Twin DJs Bobby and Steve Laviniere, 57, have travelled the world doing what they love most and enjoyed life at one another’s side.
The pair, best known as pioneers of soulful house with their KISS FM slot, were both placed into a coma after catching Covid in March 2020.
Bobby, of Redbridge, east London, was brought round by doctors after seven days and returned to health.
However, his twin brother Steve was sedated for almost one month and emerged with an extremely rare brain condition which has left him unable to move or communicate.
The family, from Forest Gate, remain confident Steve will eventually return to health and said the best medicine is love.
Their next goal is to adapt their house for Steve to be able to move home when he is ready.
Bobby has plans to hold a fundraiser at the Ministry of Sound on October 3 titled “Dance for Stevie” which aims to raise funds for his beloved brother’s journey back to health.
Headliners include David Morales, Simon Dunmore, Trevor Nelson, Rocco and Norman Jay.
“We are closer than close and we are two of the same. That is why I know it is going to work out for Steve,” he said.
“When I came out of my coma, I had this overwhelming feeling of love come over me. I was crying like a baby, I was so overwhelmed.
“Miracles happen every day and we know that the love we have is the best medicine for Stevie.”
Bobby and Steve first began to feel breathless after returning from a gig in Madrid, Spain, last March.
But with limited NHS advice in the early pandemic, it was not until Bobby's temperature reached 39 degrees for the third consecutive day when he went to hospital and sedated.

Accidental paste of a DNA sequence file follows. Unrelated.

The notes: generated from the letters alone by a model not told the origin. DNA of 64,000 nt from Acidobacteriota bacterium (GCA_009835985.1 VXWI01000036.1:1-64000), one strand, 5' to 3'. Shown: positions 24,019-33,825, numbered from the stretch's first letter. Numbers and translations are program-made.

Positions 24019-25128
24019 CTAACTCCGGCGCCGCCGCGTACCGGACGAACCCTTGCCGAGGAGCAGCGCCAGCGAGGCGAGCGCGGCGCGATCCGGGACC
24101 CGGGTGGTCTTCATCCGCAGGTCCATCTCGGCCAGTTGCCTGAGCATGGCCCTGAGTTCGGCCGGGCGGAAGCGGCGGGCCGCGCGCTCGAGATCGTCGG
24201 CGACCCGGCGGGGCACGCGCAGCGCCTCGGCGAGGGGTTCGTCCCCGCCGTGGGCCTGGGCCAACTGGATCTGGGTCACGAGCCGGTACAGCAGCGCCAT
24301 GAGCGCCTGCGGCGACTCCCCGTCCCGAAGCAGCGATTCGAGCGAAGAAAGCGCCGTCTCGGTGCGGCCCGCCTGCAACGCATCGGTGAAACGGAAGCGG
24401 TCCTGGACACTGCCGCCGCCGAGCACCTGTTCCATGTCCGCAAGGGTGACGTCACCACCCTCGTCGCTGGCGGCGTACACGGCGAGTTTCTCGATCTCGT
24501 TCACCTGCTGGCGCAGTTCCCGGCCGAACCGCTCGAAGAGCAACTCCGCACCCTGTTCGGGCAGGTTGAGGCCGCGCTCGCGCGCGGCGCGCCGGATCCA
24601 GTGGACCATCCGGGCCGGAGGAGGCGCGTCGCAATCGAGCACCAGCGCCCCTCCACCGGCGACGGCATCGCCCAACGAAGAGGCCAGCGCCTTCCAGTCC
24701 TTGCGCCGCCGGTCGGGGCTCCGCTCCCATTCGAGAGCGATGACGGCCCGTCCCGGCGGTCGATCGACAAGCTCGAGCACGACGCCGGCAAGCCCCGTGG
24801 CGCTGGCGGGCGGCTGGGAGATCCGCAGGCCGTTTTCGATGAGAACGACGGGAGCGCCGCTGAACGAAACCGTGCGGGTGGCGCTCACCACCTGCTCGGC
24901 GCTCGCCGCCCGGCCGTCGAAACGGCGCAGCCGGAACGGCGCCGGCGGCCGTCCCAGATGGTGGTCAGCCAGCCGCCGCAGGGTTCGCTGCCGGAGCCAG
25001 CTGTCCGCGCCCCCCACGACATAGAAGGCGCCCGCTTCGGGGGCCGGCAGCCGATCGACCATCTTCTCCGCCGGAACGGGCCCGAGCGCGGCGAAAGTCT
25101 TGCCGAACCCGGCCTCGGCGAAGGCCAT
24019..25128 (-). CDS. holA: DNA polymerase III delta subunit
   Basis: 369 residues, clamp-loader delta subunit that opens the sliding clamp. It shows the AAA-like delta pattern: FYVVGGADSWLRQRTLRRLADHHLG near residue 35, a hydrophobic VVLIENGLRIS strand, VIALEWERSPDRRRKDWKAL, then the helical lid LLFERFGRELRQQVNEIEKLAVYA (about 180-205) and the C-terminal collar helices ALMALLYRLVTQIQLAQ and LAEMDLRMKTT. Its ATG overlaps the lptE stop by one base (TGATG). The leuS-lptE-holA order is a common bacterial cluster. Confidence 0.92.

Two days after he was brought round, Steve followed into a coma for 24 days.
Scans showed the virus had gone into his nervous system and he was diagnosed with acute hemorrhagic leukoencephalitis.
Since being brought out of his coma, the DJ has been unresponsive and unable to move with the exception of opening his eyes but relatives believe he can still hear them.
“We believe he can hear us,” said Bobby.
“Having that twin connection and being with him, we have seen the difference.
“I might play a record, one of his favourite tunes, and you see a glow in Steve. I feel a vibration when I am there with him.”
In his first week of intensive care, Steve’s organs failed and he received two rounds of CPR.
Fed via a stomach peg, his medication has reduced. He continues his recovery at a neurological care home in Guilford, Surrey, with his family videoing in every day.
"They call it being trapped in your body and they say there is no cure,” Bobby added.
“It is just a question of time but we are very confident he will pull through.”
Earlier this year, Steve became well enough for a three-hour home visit.
“He was so relaxed, it was unbelievable. It was just such an overwhelming joy to see him at home,” Bobby said.
“At one point, my mum said ‘oh my God Steve is looking at me’. She was so excited, he managed to turn his head straight towards her.”
Steve’s wife and family remain positive his progress will continue.
A GoFundMe page has been set up to raise the £80,000 needed to facilitate Steve’s care and rehabilitation.